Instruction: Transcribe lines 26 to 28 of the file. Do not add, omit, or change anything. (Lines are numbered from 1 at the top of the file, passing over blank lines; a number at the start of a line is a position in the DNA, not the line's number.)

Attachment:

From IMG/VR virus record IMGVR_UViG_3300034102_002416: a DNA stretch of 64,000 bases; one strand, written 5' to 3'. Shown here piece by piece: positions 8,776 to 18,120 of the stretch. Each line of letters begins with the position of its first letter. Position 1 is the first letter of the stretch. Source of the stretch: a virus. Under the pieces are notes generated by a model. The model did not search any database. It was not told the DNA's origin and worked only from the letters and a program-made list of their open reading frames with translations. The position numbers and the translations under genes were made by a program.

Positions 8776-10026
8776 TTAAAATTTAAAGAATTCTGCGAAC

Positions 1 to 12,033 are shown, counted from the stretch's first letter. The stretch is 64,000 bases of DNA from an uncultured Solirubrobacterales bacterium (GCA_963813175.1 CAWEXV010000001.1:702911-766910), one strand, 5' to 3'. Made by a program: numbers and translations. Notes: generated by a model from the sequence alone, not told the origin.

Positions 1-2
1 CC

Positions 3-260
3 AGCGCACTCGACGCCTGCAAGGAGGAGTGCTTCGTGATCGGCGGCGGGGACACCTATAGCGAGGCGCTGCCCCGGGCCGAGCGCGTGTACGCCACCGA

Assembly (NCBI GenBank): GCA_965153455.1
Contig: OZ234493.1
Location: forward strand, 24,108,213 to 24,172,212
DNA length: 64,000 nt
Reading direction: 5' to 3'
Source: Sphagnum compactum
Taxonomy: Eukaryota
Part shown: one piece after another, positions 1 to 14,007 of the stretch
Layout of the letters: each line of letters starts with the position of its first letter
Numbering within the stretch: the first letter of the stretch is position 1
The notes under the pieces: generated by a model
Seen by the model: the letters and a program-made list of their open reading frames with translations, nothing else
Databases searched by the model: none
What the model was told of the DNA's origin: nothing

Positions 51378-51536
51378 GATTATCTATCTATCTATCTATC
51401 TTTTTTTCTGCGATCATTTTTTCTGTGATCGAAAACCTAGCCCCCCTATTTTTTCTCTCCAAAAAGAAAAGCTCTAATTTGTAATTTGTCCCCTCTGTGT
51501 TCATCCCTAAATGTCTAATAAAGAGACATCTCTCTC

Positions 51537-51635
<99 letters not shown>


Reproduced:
51501 TCATCCCTAAATGTCTAATAAAGAGACATCTCTCTC

Positions 51537-51635
<99 letters not shown>